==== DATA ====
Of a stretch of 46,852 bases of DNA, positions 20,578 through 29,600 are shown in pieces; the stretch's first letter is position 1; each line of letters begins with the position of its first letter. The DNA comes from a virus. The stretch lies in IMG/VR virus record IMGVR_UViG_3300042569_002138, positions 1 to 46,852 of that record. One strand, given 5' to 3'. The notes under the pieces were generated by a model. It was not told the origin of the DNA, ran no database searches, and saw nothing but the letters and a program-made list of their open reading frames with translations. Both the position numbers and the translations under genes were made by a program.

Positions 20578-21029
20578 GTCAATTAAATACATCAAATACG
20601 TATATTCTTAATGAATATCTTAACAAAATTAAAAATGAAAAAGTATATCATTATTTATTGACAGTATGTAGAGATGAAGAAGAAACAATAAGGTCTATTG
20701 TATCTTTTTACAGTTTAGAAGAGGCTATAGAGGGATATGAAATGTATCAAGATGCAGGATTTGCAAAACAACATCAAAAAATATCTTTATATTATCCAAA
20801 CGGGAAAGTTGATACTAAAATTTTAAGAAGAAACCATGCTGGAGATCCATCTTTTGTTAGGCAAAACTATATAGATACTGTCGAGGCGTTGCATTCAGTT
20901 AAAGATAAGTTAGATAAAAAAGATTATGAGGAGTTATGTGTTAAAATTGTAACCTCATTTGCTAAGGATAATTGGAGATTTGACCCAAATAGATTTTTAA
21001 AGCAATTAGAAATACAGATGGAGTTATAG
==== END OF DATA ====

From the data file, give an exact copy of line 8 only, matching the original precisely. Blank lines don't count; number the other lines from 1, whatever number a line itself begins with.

21001 AGCAATTAGAAATACAGATGGAGTTATAG